Managing Your Money

When I received my last car insurance renewal, I called the company to see if there was anything they could do to reduce my premium.  The woman offered the options of installing a device in my car or downloading an app, both of which would monitor my driving (e.g. speed, acceleration, braking, etc.), and in turn they would offer me up to a 15% discount on my car insurance. Now, this sounded quite alluring to me as I love to save money. However, after further consideration, I determined that this device wouldn’t always work in my best interest, if you catch my drift.

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It brings to mind the whole issue of our lives being monitored. Do I want an insurance company knowing exactly how I drive, where I go, when I’m out?  I suppose if I was a driver who never went over the speed limit and this device would save me money and work in my best interest, I might consider it.  I suspect that with time we may have no choice but to install these devices in our cars in order to be insured at all. It certainly helps the insurance company with their risk management.

What’s interesting is that this idea has now moved into the area of life insurance. It started a few years ago in the U.S. and recently, one of the large Canadian insurance companies has added this option to their life insurance policies. By wearing a health monitoring device, you can save up to 15% on your life insurance premiums and you can earn a free Apple Watch at the same time. With the Apple Watch, they monitor your lifestyle, everything from your heart rate to how many steps you take. Getting the maximum discount on the life insurance policy and a full credit on the Apple Watch is basically dependent on how active you are and how on top of your health you are. So, they are rewarding people who are making an effort to be healthy thereby reducing the risk of death, in turn saving the insurance company from having to pay out a claim.  And so far, lots of people are jumping on this opportunity.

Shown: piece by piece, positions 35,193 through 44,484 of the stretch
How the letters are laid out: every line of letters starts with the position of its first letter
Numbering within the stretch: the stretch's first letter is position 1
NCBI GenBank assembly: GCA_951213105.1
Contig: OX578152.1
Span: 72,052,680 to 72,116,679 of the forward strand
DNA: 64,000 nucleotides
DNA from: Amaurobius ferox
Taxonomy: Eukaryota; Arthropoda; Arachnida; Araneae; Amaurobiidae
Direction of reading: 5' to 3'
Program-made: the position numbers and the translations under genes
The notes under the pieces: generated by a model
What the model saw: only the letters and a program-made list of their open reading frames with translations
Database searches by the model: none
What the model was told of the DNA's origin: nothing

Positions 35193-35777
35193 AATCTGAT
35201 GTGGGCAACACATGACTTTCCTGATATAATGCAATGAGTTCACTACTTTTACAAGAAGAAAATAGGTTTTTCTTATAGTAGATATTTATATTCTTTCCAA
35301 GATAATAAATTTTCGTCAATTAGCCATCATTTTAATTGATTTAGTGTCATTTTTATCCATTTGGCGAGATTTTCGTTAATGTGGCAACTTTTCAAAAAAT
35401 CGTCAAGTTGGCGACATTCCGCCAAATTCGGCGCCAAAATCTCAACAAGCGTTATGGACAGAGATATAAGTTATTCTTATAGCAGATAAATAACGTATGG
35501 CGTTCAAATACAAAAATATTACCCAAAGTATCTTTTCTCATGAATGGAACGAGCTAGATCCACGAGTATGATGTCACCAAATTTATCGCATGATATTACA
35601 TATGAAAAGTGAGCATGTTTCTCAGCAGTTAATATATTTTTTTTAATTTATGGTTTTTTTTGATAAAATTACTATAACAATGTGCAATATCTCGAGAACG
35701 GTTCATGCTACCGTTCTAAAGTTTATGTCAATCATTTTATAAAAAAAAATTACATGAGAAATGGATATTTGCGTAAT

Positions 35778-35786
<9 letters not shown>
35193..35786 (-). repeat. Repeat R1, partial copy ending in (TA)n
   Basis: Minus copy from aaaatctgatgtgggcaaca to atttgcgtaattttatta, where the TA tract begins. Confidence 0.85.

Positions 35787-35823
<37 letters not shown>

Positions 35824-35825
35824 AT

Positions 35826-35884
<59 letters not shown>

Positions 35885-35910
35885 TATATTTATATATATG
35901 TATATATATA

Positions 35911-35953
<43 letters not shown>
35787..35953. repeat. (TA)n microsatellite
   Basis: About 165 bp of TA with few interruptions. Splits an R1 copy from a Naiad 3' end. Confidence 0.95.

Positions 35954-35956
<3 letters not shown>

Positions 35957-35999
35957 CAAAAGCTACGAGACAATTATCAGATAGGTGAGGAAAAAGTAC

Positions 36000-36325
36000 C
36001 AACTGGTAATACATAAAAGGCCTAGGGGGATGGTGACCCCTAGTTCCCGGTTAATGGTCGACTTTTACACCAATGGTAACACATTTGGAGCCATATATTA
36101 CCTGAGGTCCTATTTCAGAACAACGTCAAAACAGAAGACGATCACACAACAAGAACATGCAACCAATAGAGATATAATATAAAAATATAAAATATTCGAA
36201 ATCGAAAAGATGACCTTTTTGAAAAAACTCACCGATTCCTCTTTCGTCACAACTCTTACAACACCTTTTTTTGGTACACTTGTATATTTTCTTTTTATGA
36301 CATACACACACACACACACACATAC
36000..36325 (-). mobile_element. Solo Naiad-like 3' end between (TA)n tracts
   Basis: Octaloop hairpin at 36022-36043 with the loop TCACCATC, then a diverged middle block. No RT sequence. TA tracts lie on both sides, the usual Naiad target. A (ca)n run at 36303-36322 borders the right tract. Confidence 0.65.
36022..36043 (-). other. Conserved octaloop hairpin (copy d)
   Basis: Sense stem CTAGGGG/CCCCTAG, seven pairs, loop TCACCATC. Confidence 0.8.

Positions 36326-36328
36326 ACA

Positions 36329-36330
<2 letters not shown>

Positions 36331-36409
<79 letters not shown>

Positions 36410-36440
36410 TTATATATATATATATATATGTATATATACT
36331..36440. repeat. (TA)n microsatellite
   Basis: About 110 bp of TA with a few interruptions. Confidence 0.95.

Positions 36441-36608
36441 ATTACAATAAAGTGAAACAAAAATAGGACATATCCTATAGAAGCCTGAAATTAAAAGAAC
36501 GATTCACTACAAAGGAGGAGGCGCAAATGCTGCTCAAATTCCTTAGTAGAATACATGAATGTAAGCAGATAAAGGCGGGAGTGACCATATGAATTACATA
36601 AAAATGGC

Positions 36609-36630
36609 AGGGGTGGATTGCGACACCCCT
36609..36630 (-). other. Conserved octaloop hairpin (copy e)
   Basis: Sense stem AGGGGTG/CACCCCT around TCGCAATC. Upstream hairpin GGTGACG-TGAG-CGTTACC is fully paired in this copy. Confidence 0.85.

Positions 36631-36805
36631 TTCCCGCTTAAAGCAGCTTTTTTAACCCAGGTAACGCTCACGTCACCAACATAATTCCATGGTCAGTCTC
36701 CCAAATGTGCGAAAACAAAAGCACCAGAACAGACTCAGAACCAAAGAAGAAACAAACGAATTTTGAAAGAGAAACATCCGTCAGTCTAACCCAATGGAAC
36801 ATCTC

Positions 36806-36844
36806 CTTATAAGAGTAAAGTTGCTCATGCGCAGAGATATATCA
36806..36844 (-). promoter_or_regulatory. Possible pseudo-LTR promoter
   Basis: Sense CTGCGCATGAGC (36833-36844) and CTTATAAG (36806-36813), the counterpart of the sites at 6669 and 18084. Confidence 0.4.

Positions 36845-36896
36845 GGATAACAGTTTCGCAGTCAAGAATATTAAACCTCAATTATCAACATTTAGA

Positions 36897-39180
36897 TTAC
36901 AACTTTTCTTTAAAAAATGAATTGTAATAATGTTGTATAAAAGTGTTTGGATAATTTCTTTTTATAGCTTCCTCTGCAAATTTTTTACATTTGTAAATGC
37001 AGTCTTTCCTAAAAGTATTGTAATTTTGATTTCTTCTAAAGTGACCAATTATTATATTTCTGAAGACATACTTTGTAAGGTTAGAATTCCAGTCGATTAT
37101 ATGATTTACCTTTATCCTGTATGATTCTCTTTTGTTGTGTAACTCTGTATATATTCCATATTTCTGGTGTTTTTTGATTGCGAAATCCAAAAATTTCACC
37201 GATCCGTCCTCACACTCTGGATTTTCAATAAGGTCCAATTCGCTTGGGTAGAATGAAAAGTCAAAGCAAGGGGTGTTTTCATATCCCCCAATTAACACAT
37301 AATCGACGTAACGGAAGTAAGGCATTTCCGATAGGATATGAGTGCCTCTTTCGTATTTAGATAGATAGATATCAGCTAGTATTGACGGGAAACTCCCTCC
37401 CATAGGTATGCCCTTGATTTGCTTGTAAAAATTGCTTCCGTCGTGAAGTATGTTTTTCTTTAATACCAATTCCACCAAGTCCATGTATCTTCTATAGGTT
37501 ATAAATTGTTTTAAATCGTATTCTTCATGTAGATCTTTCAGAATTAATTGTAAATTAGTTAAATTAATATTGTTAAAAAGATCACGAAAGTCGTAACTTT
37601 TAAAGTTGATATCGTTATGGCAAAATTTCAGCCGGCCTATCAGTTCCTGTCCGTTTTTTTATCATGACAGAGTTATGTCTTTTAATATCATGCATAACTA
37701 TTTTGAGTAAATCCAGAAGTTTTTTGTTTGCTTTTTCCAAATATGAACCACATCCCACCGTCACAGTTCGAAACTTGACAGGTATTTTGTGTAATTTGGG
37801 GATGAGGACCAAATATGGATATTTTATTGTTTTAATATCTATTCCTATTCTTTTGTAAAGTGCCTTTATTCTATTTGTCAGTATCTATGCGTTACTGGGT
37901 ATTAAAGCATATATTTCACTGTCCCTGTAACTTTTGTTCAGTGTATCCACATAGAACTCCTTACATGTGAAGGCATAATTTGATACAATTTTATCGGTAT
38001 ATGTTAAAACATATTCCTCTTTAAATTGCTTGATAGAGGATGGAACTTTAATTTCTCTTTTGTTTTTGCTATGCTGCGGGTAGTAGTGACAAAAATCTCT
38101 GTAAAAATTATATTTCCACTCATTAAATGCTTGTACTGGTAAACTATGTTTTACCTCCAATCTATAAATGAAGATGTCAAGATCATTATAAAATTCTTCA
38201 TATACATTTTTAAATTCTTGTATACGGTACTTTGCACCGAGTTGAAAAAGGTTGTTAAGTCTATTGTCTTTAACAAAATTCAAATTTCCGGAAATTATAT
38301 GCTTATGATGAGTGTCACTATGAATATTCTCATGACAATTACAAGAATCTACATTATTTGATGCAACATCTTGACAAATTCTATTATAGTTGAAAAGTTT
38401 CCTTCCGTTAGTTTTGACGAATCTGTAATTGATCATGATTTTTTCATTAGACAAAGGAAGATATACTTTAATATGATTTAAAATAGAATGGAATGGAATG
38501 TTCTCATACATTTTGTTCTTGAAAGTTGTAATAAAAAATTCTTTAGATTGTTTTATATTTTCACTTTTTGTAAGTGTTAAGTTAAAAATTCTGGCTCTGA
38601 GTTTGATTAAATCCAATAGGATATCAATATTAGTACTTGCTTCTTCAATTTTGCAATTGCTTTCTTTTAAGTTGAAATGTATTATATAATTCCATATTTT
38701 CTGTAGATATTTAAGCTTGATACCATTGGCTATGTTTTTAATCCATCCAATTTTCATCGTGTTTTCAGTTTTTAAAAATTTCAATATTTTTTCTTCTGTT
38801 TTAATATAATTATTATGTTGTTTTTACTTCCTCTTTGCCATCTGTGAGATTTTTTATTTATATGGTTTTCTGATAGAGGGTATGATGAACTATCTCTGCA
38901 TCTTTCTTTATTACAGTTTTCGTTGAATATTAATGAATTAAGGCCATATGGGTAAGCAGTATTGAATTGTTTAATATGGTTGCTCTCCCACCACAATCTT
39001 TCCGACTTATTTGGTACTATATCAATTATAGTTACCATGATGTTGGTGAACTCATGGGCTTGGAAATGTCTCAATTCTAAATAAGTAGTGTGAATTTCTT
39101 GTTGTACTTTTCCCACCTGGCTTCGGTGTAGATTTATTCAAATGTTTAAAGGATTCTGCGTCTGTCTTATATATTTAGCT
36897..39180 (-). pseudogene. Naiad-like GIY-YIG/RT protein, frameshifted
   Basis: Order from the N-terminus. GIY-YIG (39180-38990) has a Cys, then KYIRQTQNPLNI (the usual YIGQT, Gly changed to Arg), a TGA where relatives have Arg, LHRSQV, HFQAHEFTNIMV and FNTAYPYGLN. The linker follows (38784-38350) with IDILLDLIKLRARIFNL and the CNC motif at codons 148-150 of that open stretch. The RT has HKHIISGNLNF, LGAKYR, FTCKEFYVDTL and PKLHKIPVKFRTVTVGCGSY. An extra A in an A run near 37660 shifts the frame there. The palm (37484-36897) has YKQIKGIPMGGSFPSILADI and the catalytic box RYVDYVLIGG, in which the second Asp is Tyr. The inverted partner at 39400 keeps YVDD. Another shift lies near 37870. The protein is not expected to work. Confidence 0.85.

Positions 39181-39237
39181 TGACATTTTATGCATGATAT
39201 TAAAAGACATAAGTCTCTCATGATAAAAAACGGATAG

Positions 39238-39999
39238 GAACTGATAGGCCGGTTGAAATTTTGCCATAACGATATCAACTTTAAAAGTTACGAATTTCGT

Considering a large portion of health care costs, and in turn insurance payouts, are driven by behaviour, particularly bad diet and lack of exercise which can lead to obesity, diabetes, heart disease, etc., this idea of health monitoring makes total sense.  But the question is, would knowing an insurance company is monitoring your behaviour be enough incentive for you to make healthy choices?  Would you be comfortable having your health data monitored this extensively? Is the cost savings on insurance and the potential of a free Apple Watch enough for people to be more proactive about their health?